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motion, and the leading principles of the science of energy, by which Heat becomes related to other forms of motion, are discussed.
It may be well to state the basis on which the reasoning of this part has been founded. It has appeared to the Author that the foundation which involves the smallest amount of assumption is that adopted by Professor W. Thomson, namely the denial of the possibility of a perpetual motion of any kind, and it will be shewn in the sequel that the denial of one form of perpetual motion involves the principle of the conservation of energy,' while the denial of another form involves the principle of the dissipation of energy.'
In our ignorance of the ultimate constitution of matter it would thus appear that both the 'conservation of energy and the degradation or dissipation of energy' should be viewed as principles having very strong claims to recognition, and as increasing these claims every day by the new facts which their employment as instruments of research is constantly bringing to light.
A few words with regard to the mode in which the subject of temperature is viewed. Some eminent philosophers are of opinion that our methods of subdividing a range of temperature are to a great extent arbitrary, so that provided we always adhere to the same method we shall not be led into error.
Be this as it may, there can be no question that some methods of doing this are much more convenient than others; nay, even that one method, that by the air ther
mometer, enjoys such a pre-eminence of convenience that it may with propriety be termed the proper method of subdividing a range of temperature.
Starting with the assumption that there is a proper method of measuring temperature, it is shewn near the beginning of this work that even if we are ignorant of this proper method there is yet an advantage in employing an air thermometer. This advantage consists in the fact that we may use any permanent gas we choose for our air thermometer, and yet obtain results as nearly as may be identical with one another if all our instruments are read on the same principle; while, on the other hand, the indications of two thermometers filled with different liquids, and both graduated on the same principle, are not strictly comparable with each other. If we determine to prefer an air thermometer we still have to decide on what principle it ought to be read, and, while this principle is indicated at the commencement of the work, the reasons in favour of its adoption are not fully discussed until the end.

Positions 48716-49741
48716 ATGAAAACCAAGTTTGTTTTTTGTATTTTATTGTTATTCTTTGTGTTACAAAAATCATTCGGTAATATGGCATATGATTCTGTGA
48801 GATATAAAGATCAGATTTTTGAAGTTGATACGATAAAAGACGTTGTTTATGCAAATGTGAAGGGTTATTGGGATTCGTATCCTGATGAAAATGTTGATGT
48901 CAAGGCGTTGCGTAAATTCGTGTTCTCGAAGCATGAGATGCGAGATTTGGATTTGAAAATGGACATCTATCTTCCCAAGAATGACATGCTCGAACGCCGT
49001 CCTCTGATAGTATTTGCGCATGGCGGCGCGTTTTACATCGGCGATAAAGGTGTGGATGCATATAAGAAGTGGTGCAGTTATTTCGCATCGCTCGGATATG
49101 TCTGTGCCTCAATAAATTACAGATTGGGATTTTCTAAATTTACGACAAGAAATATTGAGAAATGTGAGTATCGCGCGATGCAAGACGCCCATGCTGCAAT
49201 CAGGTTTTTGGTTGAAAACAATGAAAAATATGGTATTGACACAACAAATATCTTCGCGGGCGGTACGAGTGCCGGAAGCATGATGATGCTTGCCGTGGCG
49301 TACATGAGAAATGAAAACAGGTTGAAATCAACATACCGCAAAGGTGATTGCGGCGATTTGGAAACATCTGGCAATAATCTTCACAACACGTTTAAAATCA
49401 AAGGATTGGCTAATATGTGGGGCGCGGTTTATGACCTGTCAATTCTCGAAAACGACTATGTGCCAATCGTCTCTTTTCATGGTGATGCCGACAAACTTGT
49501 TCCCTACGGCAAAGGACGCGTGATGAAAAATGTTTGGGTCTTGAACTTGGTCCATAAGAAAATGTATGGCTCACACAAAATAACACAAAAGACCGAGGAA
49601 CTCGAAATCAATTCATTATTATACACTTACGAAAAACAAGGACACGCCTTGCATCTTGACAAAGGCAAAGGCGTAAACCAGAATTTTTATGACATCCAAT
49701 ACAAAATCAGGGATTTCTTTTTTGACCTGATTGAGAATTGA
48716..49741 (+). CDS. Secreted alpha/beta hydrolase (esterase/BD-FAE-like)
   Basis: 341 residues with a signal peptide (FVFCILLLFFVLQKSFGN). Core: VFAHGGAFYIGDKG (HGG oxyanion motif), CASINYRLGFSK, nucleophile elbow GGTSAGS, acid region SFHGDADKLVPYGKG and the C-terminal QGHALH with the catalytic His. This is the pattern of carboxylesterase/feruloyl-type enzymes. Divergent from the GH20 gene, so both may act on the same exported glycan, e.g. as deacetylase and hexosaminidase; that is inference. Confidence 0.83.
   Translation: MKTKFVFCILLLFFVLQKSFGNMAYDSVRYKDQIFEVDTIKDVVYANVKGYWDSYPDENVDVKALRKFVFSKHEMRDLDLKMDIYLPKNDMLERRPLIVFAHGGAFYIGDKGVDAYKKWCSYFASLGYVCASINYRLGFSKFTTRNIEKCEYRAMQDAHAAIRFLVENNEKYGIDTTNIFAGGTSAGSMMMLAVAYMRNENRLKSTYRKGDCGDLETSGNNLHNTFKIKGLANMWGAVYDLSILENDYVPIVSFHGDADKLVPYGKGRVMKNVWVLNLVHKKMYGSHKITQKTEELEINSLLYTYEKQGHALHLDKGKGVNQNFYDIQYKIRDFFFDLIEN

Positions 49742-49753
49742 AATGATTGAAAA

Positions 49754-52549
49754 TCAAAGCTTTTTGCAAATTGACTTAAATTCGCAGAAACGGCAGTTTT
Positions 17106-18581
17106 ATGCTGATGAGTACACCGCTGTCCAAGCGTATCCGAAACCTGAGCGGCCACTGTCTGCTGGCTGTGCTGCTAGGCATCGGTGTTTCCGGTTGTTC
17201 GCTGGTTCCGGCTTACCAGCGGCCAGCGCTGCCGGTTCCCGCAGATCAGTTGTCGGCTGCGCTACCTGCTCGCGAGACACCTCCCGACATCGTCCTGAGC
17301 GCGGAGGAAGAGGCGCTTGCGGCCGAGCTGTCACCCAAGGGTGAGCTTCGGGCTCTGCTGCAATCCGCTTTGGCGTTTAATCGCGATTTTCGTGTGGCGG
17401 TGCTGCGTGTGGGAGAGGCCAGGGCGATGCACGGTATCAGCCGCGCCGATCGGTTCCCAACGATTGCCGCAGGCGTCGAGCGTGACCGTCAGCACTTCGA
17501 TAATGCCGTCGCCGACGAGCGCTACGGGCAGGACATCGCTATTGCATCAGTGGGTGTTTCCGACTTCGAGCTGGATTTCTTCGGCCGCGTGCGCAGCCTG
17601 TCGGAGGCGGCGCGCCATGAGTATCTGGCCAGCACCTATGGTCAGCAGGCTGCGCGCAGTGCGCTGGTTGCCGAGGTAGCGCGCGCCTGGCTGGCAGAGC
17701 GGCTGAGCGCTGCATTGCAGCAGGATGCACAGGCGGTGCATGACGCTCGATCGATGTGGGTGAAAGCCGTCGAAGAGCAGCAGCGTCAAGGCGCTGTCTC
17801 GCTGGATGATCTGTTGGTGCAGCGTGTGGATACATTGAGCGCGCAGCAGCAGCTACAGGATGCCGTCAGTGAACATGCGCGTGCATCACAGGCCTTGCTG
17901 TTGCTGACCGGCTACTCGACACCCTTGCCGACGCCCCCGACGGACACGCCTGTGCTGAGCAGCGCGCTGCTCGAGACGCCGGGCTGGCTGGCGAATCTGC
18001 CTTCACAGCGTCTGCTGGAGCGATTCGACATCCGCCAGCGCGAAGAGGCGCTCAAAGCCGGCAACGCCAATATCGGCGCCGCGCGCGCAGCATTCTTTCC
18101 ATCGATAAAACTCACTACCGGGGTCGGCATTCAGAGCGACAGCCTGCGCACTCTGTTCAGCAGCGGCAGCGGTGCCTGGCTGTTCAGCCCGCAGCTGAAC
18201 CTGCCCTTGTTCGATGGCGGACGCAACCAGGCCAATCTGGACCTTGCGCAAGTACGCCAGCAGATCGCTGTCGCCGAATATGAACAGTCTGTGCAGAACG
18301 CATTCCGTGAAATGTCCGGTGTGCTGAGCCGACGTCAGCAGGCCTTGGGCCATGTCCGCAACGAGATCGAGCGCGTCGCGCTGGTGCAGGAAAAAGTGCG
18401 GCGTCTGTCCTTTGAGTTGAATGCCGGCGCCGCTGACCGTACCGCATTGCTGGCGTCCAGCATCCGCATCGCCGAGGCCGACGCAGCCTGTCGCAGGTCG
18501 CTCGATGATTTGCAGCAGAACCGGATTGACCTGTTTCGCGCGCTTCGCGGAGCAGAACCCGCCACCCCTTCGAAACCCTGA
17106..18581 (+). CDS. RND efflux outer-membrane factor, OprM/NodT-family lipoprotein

The author cannot omit the opportunity of acknowledging his obligations to several scientific friends for the suggestions and advice they have kindly given him ; more especially is he indebted to the organizing Secretary of this Series of Works at Oxford for much valuable assistance throughout the book.
Other Sources of Error (with example) . . . 23-25
Experiment shewing Dilatation . . . . 32
Relation of Cubical to Linear Di-
latation (Table). . . 41
with Temperature . . 42
Remarks on Dilatation of Solids . . . . 44-45
(3) Areometric Method (with example) 49
CHAPTER V.-- Applications of the Laws of Dilatation.
French Standard (with Table of Comparison) . .
inch of water and specific gravity of mercury) . 75
CHAPTER V1.-Change of State.—Liquefaction and Solidification.
Remarks on Change of State . . . . . 84-87 80
B. Solution . . . .
Freezing Mixtures (with Table) .